At the end of September David Pocklington posted about the condemnations by the Council of Europe and the EU of the extremely nasty anti-Islamic video that had been causing so much consternation. The Joint Statement issued by the EU High Representative for Foreign Affairs and Security Policy, the Organisation for Islamic Cooperation, the Secretary General of the Arab League and the African Union Commissioner for Peace and Security began like this:
“We share a profound respect for all religions. We are united in our belief in the fundamental importance of religious freedom and tolerance”.
Which is fully in accordance with Article 9 ECHR and the UN Declaration on the Elimination of All Forms of Intolerance and of Discrimination Based on Religion or Belief but, in practice, how far can “religious freedom and tolerance” go?
In a recent article, ‘The Secularisation of the British Constitution’ (2012) 14 Ecc LJ 371–399, Julian Rivers looks at the increasing secularisation of the United Kingdom and suggests (at 371) that the law “is coming to treat religions as merely recreational and trivial”. He argues that
“… recent legal developments reveal a fundamental shift in the law’s attitude towards religion. Religions command decreasing respect as grounds of conscientious action, secular courts are becoming less deferential to religious law, and the scope for religions to offer public services in accordance with their own ethos is reducing … There is still freedom of religion. But because religion has no publicly cognisable weight, the claims of conscience, the claims of systems of religious law, the claims of alternative religious ethics of care and visions of social flourishing must all give way to the homogeneous and ‘neutral’ conception of the common good as expressed through the law of the state.” (at 396).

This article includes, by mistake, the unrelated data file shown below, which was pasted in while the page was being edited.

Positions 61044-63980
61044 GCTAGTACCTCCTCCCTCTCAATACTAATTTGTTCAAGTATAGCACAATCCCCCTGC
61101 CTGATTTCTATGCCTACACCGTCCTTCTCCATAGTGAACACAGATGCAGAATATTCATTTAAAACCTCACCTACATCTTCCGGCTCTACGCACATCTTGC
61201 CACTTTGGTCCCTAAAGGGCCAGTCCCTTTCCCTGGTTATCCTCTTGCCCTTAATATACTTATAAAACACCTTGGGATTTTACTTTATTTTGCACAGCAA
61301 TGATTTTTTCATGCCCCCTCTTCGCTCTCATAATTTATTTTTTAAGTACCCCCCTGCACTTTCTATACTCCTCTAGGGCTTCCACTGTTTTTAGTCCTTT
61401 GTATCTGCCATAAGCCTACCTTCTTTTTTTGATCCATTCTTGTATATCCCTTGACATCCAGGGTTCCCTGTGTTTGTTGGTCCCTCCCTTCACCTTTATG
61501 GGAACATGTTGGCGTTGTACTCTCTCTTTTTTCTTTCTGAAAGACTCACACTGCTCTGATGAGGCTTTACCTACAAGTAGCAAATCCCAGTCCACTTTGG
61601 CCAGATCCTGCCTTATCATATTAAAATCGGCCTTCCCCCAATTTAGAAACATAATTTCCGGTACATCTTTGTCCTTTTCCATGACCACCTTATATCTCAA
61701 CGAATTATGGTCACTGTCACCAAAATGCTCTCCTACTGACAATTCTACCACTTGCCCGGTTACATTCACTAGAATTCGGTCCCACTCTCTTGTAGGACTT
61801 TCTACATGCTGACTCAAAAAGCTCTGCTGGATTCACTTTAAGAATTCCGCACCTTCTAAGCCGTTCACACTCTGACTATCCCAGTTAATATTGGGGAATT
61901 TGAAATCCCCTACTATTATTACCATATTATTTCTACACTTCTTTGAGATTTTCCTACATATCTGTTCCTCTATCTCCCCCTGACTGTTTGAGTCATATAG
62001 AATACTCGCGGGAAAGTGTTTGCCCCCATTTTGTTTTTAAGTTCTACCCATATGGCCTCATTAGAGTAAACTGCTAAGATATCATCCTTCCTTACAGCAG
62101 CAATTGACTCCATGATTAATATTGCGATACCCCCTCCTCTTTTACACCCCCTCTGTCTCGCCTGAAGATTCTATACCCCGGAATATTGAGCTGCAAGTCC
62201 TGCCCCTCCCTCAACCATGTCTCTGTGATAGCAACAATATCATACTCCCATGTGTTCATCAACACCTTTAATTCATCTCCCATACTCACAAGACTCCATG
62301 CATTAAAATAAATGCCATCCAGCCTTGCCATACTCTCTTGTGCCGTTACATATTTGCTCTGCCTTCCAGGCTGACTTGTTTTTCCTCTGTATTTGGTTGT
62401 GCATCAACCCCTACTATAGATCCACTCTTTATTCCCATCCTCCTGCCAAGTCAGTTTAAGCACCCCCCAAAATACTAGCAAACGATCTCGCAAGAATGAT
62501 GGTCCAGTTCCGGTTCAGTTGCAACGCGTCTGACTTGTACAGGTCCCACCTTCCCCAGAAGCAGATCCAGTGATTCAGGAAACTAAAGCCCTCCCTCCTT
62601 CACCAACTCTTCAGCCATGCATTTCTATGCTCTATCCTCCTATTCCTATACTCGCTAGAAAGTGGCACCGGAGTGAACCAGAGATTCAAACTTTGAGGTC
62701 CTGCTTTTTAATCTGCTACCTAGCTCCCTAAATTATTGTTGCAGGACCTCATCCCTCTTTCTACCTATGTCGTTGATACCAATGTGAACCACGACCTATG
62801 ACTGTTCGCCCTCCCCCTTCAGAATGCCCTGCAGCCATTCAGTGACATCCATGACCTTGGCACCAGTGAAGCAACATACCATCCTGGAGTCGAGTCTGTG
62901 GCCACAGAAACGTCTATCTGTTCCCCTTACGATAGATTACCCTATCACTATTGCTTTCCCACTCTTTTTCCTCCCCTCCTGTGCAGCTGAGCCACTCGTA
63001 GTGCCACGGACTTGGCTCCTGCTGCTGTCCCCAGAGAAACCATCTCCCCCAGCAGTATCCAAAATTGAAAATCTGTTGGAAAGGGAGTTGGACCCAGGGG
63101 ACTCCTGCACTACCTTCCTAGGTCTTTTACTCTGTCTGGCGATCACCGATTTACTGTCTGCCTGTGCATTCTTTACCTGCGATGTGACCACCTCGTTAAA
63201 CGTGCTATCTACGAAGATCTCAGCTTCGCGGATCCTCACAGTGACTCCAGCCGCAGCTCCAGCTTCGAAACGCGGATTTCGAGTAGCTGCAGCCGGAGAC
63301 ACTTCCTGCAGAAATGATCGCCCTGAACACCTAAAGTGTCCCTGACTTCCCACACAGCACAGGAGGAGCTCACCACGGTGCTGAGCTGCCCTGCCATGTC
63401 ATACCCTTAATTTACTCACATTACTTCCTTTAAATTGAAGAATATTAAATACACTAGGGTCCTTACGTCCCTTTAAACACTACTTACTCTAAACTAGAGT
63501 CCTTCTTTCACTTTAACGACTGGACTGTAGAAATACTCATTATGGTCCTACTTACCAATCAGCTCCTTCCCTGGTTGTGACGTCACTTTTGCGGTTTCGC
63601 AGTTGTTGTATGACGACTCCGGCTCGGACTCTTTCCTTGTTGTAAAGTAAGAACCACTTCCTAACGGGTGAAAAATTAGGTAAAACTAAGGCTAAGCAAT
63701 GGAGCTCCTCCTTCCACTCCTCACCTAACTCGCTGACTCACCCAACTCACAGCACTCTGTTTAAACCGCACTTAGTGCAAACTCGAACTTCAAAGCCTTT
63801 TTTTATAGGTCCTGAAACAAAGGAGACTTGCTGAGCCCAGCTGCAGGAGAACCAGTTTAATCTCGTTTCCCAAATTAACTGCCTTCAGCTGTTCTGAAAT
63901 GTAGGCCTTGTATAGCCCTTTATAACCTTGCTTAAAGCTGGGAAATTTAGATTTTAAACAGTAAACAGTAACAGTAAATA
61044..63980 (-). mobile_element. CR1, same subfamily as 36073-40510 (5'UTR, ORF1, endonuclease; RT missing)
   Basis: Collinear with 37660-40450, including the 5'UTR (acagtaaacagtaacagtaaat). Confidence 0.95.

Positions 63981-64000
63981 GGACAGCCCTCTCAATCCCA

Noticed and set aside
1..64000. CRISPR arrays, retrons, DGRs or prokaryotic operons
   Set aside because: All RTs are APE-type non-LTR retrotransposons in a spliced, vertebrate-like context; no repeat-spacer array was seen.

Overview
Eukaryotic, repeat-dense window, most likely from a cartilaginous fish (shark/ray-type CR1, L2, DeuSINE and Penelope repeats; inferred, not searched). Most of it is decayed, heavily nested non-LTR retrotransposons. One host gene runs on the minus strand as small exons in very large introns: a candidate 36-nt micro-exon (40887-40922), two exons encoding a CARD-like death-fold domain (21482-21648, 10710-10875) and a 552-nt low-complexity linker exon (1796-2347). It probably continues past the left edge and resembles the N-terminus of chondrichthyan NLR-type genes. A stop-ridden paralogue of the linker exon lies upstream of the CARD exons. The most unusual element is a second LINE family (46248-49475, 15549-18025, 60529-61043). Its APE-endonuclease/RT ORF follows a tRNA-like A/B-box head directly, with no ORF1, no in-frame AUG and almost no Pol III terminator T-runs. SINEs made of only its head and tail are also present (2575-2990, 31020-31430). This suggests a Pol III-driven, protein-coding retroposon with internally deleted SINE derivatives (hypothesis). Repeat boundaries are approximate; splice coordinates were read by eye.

In A Secular Age (Cambridge MA, 2007) Charles Taylor postulates three categories of secularisation which Rivers quotes with approval:
- the emptying of certain public spaces, such as the provision of welfare services of “God”;
- the general falling-off of religious belief and practice (which, suggests Rivers at 397, though it has no direct legal consequences “… creates the cultural conditions in which secularisation in other senses can occur”); and
- the fact that “faith” has increasingly become just one possibility among others.
Or as Grace Davie puts it:
“… on the one hand, religion has re-entered the public square in Europe and demands a response; on the other, the process of secularization is continuing – remorselessly so in many places. As a result, large sections of the European population have lost the concepts, knowledge and vocabulary that are necessary to talk about religion just when they need them most. It is for this reason that the standard of debate in many parts of Europe is so poor”: see Thinking Sociologically About Religion: A Step Change In The Debate?
Secularisation, argues Rivers, has “… reduced the religious claim to authority over the life of the individual or the community to a matter of mere choice” (at 397) and he asks why a court should not rely on a religious reason in justifying a decision:
“One answer refers to institutional propriety: a court of law is not the sort of institution to determine and apply religious requirements. Another answer refers to rational persuasiveness: religious reasons are not, ultimately, rational. This distinction is the difference in legal terms between Taylor’s first and third senses of secularism” (at 398).
He goes on to say that the presumption by a Church that a particular rule is divinely-mandated is irrelevant for a secular court but a proper reason for the Church to follow the rule and that
“[i]f a religious believer can demonstrate a commitment to a religious precept with sufficient coherence and cogency, the court can ‘rely’ on that reason … in securing the right of the believer to act on that reason. But if religious reasons are not, ultimately, rational, there is no reason for anyone to follow them in any context, or to respect those who do” (at 398).